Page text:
September 19, 2006
Hungary for the Truth
Blah, blah, cut through all the nonsense. Hungarian Prime Minister Ferenc Gyurcsany (say that three times fast) was caught on tape copping to members of parliament that he and his coalition have lied to Hungarian voters for four years straight. They lied about the state of the budget and the economy, and they did it to get reelected:
Hungarian Prime Minister Ferenc Gyurcsany defied opposition pressure to quit on Tuesday after anti-government riots he called "the longest and darkest night of the republic."
The worst riots in Hungary since the end of communism followed the leak of a tape on Sunday in which Gyurcsany said he and his Socialist party had lied for four years about Hungary's budget in order to win a general election in April.
Thousands of people took to the streets of the capital Budapest late on Monday, attacking the state television building in clashes which left 150 injured.
They got themselves reelected (barely) back in April. But the tape just surfaced Sunday... inconveniently in the midst of a riot over a completely different subject: the "austerity measures" which Hungary has adopted on orders from the European Union (EU):
Protests had already been planned this week over tough austerity measures imposed following the Socialists' victory in last April's election, which have seen the government's popularity plummet.
The measures, imposed under pressure from Brussels, include higher taxes and benefit cuts, are aimed at reducing Hungary's large public deficit.
But our correspondent says the leaked revelations were, for some of the protesters, the straw that broke the camel's back.
Bottom line: the EU (pronounced "eeeuww!") is like the Butcher in Lewis Carroll's "the Hunting of the Snark":
The last of the crew needs especial remark,
Though he looked an incredible dunce:
He had just one idea--but, that one being "Snark,"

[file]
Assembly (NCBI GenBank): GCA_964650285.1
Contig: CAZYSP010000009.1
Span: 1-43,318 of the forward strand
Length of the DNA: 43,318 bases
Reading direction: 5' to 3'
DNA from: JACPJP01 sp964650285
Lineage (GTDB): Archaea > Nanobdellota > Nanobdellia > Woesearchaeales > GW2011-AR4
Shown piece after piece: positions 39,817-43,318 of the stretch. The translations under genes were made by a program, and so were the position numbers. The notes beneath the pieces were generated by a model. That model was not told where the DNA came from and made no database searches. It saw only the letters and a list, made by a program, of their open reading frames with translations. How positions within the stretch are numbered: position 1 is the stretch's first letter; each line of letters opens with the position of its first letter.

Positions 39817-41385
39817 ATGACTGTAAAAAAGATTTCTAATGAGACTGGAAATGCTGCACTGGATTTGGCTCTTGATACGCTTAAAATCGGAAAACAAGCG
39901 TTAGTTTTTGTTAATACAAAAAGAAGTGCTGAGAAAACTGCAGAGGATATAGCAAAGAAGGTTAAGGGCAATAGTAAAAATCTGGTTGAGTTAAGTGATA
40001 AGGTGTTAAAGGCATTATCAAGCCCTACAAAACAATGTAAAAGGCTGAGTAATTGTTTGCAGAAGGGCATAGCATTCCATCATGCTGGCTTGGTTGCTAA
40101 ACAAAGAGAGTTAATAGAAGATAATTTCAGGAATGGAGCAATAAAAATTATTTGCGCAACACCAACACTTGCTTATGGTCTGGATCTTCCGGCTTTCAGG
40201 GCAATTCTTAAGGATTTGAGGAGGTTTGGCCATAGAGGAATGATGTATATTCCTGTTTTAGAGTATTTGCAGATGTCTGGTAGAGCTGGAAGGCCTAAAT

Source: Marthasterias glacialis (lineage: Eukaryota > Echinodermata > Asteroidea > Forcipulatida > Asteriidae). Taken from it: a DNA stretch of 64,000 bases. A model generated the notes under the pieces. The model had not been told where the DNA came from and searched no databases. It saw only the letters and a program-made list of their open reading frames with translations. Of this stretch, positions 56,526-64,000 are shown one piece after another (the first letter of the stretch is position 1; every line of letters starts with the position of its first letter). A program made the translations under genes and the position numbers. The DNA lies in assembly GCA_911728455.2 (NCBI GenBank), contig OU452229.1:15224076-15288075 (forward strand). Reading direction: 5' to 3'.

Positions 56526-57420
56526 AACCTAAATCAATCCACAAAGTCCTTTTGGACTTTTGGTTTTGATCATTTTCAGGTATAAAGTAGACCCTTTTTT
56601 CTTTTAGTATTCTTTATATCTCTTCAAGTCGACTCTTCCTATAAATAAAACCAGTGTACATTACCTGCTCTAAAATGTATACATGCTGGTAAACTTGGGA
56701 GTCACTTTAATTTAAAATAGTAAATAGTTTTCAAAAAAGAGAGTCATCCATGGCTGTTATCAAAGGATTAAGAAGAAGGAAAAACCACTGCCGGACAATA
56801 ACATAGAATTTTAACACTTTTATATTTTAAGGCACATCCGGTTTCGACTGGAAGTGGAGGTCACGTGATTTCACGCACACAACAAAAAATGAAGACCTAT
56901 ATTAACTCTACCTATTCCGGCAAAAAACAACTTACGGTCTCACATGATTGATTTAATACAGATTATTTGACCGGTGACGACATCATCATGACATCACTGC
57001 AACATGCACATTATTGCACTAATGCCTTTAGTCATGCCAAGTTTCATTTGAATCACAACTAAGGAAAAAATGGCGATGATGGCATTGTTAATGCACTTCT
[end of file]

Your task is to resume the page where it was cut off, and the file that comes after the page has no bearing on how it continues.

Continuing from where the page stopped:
The good Bellman engaged him at once.
The financial mavins in Brussels (well, actually the European Central Bank is in Frankfurt, Germany; but who's counting?) see disasterous economies across the continent... and they have "just one idea" for fixing them:
- Dramatically cut benefits (good idea)
- Dramatically raise taxes (terrible idea that completely undoes idea 1 above)
The double-whammy of benefit cuts (so the huge unemployed underclass has no money to spend) and cranking taxes up on a hydraulic jack (so those few actually earning money don't get to keep any of it) sends economies into a death spiral... or as aviators would say, a flat inverted spin. (In a flat inverted spin, an airplane has the aerodynamics of a dropped brick, which pretty much describes most European economies as well.)
So for four years, Hungary has been struggling to obey the diktat from "Brussels" (I'm not going to get into that geographical argument again), while not actually crippling the economy to the point where the whole country -- parking lots, deserted industries, and the combined valuable blood chemicals of all the citizens -- is worth less than the price of a middling-sized three-bedroom home in Brentwood, California.
Had Hungarian Prime Minister Ferenc Gyurcsany ("I have said it twice: That alone should encourage the crew") actually gotten on the state-run TV station (before the rioters burned and looted it) and told the truth, the next sounds he would have heard would be ten million Hungarians saying "boil the tar, pluck a goose, and for God's sake, somebody find me a rail!" -- or Hungarian words to like effect.
So guess what? He lied. He told the populace that God's in His heaven and all's right with the world.
He's a Socialist. That's one of their best things.
So what are Hungary's prospects for the future? Not good, but looking somewhat brighter. Reuters:
The protests came two weeks ahead of local elections on October 1 and follow a slump in the ruling Socialist Party's popularity to 25 percent in polls from 40 percent at the election.
The Beeb agrees:
Local elections are scheduled in two weeks' time. The Socialists and their liberal coalition allies are trailing Fidesz in the polls. [Fidesz "is a large centre-right conservative and Christian Democratic political party in Hungary; as of 2006, it is the largest opposition party."]